Jonah Goldberg

According to the funhouse logic of the Kerry campaign, I have no choice but to question Kerry's patriotism.

As Mort Kondracke of Roll Call has been dutifully chronicling, ever since Kerry became the unofficial nominee, Kerry has claimed that criticism of his record equals criticism of his patriotism.

In February, when Ed Gillespie, the chairman of the Republican National Committee, listed the number of defense programs Kerry opposed - the MX missile, the B-1 bomber, the Tomahawk missile, the Apache helicopter, the Patriot missile, the Harrier jet and the F-15 fighter aircraft -Kerry's campaign manager immediately replied, "Today, RNC chair Ed Gillespie made another desperate attack on the patriotism of John Kerry."

And just this week Kerry denounced what he calls the administration's "twisted sense of morality and ethics" for questioning his patriotism.

"I fought under that flag and I saw that flag draped over the coffins of friends," Kerry declared, referencing his service in Vietnam for the 12,098,876,918th time by my rough count. "I'm tired of Karl Rove and Dick Cheney and a bunch of people who went out of their way to avoid the chance to serve when they had the chance," he said.

According to The Washington Post, after one of these outbursts, Kerry was asked by reporters if he knew anything about Karl Rove's draft record. Kerry said he didn't, but "I'm just not going to be accused by any of these people of not being strong on defense, period."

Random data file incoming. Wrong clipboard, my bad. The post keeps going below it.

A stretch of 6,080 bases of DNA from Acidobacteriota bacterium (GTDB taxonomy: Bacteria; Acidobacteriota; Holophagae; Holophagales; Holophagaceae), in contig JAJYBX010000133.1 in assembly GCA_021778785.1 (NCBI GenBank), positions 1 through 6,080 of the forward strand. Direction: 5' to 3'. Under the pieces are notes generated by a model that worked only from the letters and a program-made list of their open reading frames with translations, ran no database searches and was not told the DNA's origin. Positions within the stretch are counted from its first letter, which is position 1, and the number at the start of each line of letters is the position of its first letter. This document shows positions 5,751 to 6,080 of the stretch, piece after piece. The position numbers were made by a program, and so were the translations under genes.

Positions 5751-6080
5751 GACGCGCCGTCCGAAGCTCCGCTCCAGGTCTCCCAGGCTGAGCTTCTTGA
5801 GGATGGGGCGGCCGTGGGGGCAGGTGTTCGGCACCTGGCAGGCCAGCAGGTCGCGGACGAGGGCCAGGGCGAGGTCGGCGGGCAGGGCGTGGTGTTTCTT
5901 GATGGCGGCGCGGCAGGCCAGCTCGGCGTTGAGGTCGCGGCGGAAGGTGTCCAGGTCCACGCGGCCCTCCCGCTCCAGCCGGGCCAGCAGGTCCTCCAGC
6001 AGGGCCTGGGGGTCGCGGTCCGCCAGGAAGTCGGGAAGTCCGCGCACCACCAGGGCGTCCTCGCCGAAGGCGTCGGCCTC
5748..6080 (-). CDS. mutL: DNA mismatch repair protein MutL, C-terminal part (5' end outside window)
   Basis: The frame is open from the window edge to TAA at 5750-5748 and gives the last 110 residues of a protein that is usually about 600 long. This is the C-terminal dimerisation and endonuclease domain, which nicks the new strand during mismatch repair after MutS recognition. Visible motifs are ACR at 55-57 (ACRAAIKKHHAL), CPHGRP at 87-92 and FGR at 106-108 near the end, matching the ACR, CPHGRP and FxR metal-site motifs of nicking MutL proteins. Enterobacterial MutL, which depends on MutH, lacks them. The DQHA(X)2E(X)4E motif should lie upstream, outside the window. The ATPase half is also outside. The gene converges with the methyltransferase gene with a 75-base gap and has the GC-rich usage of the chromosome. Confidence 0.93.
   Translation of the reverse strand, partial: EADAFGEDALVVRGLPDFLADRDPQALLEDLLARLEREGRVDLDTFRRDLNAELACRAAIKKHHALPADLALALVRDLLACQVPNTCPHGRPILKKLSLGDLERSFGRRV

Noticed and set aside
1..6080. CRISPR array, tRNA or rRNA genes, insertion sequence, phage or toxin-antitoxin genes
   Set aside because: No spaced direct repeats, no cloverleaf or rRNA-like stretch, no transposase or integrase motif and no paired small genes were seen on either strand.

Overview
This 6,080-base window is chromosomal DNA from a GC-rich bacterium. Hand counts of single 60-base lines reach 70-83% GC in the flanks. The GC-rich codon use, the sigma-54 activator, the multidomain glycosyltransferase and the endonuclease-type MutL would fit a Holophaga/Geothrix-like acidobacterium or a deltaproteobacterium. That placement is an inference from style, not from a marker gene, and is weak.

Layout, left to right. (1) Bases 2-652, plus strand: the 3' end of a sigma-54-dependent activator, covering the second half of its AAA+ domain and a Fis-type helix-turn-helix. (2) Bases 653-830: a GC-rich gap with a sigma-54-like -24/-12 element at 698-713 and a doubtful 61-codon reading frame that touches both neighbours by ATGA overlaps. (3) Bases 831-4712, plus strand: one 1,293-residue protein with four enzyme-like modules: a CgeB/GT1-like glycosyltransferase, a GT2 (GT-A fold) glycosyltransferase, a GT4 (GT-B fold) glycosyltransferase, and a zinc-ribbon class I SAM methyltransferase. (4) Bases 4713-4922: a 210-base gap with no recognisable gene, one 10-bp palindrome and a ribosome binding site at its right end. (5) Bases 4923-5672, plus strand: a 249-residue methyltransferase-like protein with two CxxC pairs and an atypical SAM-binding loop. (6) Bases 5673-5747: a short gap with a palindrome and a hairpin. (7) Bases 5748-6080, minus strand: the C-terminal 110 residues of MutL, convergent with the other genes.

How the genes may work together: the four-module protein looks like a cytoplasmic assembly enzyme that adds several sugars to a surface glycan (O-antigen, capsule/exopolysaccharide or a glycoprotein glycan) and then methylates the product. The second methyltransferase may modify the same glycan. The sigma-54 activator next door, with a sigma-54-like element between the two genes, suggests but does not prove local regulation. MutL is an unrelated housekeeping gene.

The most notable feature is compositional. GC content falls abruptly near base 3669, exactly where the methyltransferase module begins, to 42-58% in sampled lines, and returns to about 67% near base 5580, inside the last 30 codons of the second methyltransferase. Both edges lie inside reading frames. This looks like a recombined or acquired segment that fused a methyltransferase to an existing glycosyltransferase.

So there you have it. Kerry leaves us with nothing but bad choices. If we truly think Kerry is, in fact, too soft of defense we can either A) lie, B) tell the truth and weather the accusations that we are "questioning his patriotism," or C) simply cut to the chase and question his patriotism directly.

Now, I don't really think Kerry's unpatriotic. But at the same time, I don't think it'd be the worst thing in the world to say so if it were true. If patriotism is defined as love of country, I fail to see why it's out of bounds to say that some people love America more - or less - than others.

Shortly after the 9/11 attacks, novelist Barbara Kingsolver declared,

"Patriotism threatens free speech with death... It despises people of foreign birth. It has specifically blamed homosexuals, feminists and the American Civil Liberties Union. In other words, the American flag stands for intimidation, censorship, violence, bigotry, sexism, homophobia and shoving the Constitution through a paper shredder. Whom are we calling terrorists here?"

Jonah Goldberg

Jonah Goldberg is editor-at-large of National Review Online,and the author of the book The Tyranny of Clichés. You can reach him via Twitter @JonahNRO.
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